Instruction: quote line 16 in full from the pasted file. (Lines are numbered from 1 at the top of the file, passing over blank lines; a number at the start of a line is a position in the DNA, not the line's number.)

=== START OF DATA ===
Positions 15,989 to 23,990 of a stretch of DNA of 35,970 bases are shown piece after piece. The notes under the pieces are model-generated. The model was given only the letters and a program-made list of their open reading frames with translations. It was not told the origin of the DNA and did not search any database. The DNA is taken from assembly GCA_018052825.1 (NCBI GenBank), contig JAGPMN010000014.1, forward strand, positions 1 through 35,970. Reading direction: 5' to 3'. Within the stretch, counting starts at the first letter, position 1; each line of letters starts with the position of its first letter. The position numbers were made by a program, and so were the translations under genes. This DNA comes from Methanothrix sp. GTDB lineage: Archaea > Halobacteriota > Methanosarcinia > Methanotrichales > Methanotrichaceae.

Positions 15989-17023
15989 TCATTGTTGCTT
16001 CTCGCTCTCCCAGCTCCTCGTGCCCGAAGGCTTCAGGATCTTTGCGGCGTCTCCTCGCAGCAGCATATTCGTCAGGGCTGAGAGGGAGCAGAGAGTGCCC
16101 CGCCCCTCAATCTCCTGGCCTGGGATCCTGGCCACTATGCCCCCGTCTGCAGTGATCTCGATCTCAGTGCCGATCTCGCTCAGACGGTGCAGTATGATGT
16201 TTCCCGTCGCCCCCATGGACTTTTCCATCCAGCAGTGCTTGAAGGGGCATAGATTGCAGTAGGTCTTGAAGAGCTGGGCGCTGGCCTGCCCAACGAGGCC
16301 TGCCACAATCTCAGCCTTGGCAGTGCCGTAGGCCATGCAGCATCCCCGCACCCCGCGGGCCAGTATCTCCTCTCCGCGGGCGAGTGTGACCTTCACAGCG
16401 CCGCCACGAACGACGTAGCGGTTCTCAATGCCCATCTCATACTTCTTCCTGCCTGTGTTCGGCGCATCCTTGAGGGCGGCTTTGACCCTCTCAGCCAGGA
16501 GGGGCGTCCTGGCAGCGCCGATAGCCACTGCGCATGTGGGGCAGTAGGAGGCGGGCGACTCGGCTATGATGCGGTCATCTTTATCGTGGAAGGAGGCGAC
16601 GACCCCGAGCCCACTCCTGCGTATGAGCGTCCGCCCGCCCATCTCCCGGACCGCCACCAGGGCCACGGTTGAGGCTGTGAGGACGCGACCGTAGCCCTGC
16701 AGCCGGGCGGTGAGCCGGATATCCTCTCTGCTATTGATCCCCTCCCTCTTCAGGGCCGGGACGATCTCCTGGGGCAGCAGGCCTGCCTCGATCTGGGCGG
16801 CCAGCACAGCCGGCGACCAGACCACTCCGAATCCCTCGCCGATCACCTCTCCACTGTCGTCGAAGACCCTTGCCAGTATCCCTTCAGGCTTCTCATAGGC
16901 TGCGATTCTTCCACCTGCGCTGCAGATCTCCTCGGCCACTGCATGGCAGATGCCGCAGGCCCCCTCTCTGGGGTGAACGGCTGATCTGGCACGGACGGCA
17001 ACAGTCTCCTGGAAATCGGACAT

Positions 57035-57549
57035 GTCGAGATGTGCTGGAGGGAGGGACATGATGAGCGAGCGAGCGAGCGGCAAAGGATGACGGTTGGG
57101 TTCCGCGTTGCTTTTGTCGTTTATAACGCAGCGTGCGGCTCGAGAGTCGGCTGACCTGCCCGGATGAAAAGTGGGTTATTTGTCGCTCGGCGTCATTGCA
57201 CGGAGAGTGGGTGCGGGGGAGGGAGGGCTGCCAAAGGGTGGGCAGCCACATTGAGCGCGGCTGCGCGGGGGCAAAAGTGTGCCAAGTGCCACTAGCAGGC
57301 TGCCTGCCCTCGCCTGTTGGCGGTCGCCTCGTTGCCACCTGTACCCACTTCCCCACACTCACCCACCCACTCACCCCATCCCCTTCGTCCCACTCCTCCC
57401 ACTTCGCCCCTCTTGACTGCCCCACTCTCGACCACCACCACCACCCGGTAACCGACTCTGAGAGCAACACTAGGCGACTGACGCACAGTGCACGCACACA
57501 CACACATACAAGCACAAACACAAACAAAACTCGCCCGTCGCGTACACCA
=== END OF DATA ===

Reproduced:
57035 GTCGAGATGTGCTGGAGGGAGGGACATGATGAGCGAGCGAGCGAGCGGCAAAGGATGACGGTTGGG